- This month saw the launch of “Naked Fashion”, a volume produced by the sustainable fashion house People Tree in collaboration with designers including Laura Ashley, Orla Kiely, Vivienne Westwood and Emma Watson, to raise the profile of ethically-responsible fashion and provide inspiration for those wishing to make a difference.
Naked Fashion book launch
In the contemporary age – so aware of the importance of the environment and so eager to challenge human rights abuses – I am baffled as to why the consumer mindset of not knowing or caring where our clothes come from still prevails? Labels proclaiming that an item was made in India, Bangladesh or China may sound exotic, but we are all aware that a t-shirt that retails for £3 has not been produced ethically – and yet this is considered a selling point. In a 2004 interview for The Guardian, founder and CEO of People Tree, Safia Minney, listed the trait that she most deplores in others as “complacency in supposedly ‘educated’ people”. I agree.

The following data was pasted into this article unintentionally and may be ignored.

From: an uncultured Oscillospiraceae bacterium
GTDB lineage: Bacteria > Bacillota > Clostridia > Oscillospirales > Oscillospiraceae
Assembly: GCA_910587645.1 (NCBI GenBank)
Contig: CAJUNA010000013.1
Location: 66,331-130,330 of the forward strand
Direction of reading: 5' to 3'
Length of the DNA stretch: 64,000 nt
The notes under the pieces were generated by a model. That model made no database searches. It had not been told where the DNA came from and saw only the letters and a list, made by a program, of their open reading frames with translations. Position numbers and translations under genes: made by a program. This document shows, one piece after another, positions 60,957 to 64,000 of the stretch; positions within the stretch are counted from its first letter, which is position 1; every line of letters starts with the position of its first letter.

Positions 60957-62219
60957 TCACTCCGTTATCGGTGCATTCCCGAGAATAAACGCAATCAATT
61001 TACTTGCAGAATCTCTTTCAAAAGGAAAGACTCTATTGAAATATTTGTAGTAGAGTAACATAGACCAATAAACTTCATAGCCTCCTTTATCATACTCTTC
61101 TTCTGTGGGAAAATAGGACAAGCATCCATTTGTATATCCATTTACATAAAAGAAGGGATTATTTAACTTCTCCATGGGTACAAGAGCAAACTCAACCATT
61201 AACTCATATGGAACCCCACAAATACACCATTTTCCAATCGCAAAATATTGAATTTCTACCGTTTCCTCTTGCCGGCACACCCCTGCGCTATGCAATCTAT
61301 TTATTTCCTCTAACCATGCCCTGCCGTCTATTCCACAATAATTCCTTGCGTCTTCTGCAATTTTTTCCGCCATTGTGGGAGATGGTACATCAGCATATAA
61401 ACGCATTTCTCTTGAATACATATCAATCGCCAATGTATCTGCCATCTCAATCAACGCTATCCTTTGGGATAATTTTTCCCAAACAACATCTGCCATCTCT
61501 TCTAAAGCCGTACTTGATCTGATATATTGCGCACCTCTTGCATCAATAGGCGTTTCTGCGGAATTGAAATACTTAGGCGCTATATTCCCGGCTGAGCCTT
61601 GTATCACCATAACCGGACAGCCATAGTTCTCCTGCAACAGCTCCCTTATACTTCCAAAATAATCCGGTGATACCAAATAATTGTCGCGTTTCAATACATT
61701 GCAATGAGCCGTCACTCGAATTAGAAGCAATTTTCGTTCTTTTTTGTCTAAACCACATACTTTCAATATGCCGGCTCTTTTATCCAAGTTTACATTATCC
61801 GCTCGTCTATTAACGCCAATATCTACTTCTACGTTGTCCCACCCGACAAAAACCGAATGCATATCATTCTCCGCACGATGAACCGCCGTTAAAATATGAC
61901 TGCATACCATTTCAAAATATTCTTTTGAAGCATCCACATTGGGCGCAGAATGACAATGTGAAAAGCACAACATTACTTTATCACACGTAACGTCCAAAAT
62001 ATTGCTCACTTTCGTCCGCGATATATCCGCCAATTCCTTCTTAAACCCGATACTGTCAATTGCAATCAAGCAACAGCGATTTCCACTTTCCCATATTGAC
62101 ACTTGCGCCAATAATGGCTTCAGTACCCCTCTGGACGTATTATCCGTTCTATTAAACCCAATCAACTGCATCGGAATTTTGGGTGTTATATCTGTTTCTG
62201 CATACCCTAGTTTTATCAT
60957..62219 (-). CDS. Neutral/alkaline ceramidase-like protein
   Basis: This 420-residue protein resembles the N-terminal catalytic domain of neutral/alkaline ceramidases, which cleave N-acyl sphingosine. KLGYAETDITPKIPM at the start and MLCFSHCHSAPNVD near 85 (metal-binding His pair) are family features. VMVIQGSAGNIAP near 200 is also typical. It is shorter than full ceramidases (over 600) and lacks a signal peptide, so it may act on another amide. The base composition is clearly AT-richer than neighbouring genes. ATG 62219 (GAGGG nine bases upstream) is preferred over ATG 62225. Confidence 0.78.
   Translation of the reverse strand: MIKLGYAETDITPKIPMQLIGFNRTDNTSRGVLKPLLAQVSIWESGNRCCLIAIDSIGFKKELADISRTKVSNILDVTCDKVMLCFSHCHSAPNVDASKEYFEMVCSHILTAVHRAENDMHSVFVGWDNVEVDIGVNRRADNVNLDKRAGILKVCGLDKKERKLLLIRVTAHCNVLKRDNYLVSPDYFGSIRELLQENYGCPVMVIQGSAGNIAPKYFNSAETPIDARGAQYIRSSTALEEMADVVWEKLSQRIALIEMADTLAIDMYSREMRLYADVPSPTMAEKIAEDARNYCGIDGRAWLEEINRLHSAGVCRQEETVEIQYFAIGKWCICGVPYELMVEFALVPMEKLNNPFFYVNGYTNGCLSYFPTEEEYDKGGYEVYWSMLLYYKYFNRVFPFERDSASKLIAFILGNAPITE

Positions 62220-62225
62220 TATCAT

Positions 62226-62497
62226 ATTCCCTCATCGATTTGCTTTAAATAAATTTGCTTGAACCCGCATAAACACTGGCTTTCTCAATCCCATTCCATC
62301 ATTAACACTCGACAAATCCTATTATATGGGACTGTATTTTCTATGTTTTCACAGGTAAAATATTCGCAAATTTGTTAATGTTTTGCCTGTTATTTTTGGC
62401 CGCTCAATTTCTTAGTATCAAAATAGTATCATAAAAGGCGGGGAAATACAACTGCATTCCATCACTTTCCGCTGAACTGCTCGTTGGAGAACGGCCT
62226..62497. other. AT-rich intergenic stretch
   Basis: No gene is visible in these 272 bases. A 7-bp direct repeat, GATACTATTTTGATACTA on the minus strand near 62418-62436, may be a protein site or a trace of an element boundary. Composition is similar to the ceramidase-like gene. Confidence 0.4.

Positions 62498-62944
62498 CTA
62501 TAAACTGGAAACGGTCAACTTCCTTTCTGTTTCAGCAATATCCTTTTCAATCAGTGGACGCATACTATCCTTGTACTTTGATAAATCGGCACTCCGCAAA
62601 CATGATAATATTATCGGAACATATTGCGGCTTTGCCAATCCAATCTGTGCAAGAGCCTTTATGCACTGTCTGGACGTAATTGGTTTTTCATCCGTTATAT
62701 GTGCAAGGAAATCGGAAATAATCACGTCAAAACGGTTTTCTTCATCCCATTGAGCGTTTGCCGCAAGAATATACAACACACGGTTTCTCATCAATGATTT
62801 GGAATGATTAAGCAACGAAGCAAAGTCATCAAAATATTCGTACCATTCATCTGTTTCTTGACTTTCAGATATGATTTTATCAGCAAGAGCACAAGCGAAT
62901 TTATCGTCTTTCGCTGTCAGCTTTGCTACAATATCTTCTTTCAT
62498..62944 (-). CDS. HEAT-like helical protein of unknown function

Purchasing power has the strongest influence on the high street fashion market, and simply thinking about the human cost of each potential new addition to one’s wardrobe should be enough to want to do something about it. As the People Tree motto proclaims: “Fashion through Fair Trade can lift people out of poverty, give them a route to sustained employment, earn a living wage, develop their communities and invest in protecting their environment”. In the current recession purchasing power is more important than ever in allowing ethical, grassroots fashion retailers such as People Tree to continue their good work. I know where I’ll be putting my pennies.